Anyway, just think about it. You could potentially have tens or hundreds of thousands of dollars tax-free at retirement depending on how long you are eligible to contribute. I’m excited to read your blog!

Reply to this comment

avatar Midlife Finance

I think going with the Roth IRA is probably a better idea as well. It’s best to do that while your tax rate is lower. Good luck with your condo hunt. The market is really picking up for condos in Portland.

Reply to this comment

avatar krantcents

Being in sales, you have some control over your earnings. In this economy that is a plus. Whether saving for retirement or a home, it gives you a lot of choices. Good luck.

Reply to this comment

avatar Kim@Eyesonthedollar

Looking forward to seeing how this series progresses and hat’s off for getting naked for all the world to see!

Reply to this comment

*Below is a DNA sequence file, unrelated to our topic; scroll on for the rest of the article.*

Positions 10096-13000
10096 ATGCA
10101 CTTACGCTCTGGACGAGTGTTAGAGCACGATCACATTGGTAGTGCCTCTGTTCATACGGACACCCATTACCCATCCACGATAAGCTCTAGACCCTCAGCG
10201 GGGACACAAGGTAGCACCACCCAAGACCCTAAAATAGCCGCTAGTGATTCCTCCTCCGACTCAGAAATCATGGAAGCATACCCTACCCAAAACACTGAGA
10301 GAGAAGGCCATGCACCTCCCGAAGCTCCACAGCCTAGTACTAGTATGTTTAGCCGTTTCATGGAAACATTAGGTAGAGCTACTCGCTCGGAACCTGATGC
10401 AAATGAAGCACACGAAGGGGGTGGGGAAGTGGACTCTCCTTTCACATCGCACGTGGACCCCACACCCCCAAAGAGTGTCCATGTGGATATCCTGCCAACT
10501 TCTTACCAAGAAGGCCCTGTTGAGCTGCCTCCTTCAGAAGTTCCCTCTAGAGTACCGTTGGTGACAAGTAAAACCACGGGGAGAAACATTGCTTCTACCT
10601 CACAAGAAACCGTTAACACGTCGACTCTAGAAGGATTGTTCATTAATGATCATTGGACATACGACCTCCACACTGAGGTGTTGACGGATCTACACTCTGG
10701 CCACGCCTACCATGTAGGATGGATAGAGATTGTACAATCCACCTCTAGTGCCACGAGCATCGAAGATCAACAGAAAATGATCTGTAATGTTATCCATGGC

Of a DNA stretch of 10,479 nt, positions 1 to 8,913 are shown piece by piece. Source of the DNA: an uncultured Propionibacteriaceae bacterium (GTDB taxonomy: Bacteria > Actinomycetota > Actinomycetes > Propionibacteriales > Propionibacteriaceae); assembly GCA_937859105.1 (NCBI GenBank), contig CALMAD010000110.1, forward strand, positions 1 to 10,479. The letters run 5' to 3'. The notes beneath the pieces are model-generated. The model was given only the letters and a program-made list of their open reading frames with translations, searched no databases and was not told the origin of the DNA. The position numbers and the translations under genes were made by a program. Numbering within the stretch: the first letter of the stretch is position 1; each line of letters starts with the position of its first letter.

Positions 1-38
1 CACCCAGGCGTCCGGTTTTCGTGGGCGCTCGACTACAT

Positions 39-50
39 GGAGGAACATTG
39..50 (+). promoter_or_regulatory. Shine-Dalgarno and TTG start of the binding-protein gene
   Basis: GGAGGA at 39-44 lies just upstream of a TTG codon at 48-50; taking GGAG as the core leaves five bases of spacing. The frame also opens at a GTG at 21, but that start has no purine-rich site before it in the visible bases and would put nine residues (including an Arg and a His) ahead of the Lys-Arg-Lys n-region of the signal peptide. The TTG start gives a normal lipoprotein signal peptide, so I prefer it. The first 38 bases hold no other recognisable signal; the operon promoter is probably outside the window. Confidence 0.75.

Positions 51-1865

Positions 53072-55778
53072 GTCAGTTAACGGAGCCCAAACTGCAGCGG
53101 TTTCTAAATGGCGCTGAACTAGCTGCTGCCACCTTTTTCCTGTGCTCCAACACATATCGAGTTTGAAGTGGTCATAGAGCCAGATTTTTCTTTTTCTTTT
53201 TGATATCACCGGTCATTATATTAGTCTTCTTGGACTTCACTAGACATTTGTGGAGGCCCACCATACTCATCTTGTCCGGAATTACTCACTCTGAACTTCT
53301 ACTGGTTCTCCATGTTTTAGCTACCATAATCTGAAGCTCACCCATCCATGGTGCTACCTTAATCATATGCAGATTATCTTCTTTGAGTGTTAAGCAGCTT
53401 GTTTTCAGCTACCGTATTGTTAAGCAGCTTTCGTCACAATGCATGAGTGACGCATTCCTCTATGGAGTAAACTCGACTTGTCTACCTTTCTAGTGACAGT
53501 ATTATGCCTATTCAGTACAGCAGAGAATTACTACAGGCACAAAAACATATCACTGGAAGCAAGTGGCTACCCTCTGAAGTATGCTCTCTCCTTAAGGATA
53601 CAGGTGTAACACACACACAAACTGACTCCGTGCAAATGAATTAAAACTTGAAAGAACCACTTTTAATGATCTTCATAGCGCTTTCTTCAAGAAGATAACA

avatar Jacob @ iheartbudgets

Kathleen! Cool, very excited to follow along! It’ll be awesome to see your net worth grow :)

Reply to this comment

avatar Joe@IGotOuttaDebt.com

Kathleen,
Congratulations on getting started, I’m looking forward to see your progress next year!

Reply to this comment

avatar Kathleen, FrugalPortland

Thanks everyone! I’m looking forward to it, too!

Reply to this comment

avatar CF

Can’t wait to see the progress, especially with the house/condo buying!

Reply to this comment

Leave a Comment

Connect with Facebook

Note: Use your name or a unique handle, not the name of a website or business. No deep links or business URLs are allowed. Spam, including promotional linking to a company website, will be deleted. By submitting your comment you are agreeing to these terms and conditions.

Notify me of followup comments via e-mail. You can also subscribe without commenting.

Previous post:

Next post: